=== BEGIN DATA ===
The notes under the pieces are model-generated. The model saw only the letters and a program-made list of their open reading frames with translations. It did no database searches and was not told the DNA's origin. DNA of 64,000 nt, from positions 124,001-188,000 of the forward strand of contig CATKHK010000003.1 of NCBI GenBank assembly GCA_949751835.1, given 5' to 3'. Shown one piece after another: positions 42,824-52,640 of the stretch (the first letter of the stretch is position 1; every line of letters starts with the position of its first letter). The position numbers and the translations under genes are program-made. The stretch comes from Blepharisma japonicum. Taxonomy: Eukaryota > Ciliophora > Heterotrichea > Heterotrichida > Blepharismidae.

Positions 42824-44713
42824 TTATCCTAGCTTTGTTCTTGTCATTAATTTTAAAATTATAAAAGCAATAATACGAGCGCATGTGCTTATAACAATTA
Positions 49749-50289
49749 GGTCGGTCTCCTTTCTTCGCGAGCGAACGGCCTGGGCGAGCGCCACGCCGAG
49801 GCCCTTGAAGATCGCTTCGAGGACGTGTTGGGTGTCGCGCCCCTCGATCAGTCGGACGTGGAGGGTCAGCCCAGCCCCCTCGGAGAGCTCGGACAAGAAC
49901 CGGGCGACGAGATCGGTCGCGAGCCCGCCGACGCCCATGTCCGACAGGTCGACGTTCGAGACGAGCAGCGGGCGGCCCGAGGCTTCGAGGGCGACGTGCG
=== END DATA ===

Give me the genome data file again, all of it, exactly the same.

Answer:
The notes under the pieces are model-generated. The model saw only the letters and a program-made list of their open reading frames with translations. It did no database searches and was not told the DNA's origin. DNA of 64,000 nt, from positions 124,001-188,000 of the forward strand of contig CATKHK010000003.1 of NCBI GenBank assembly GCA_949751835.1, given 5' to 3'. Shown one piece after another: positions 42,824-52,640 of the stretch (the first letter of the stretch is position 1; every line of letters starts with the position of its first letter). The position numbers and the translations under genes are program-made. The stretch comes from Blepharisma japonicum. Taxonomy: Eukaryota > Ciliophora > Heterotrichea > Heterotrichida > Blepharismidae.

Positions 42824-44713
42824 TTATCCTAGCTTTGTTCTTGTCATTAATTTTAAAATTATAAAAGCAATAATACGAGCGCATGTGCTTATAACAATTA
Positions 49749-50289
49749 GGTCGGTCTCCTTTCTTCGCGAGCGAACGGCCTGGGCGAGCGCCACGCCGAG
49801 GCCCTTGAAGATCGCTTCGAGGACGTGTTGGGTGTCGCGCCCCTCGATCAGTCGGACGTGGAGGGTCAGCCCAGCCCCCTCGGAGAGCTCGGACAAGAAC
49901 CGGGCGACGAGATCGGTCGCGAGCCCGCCGACGCCCATGTCCGACAGGTCGACGTTCGAGACGAGCAGCGGGCGGCCCGAGGCTTCGAGGGCGACGTGCG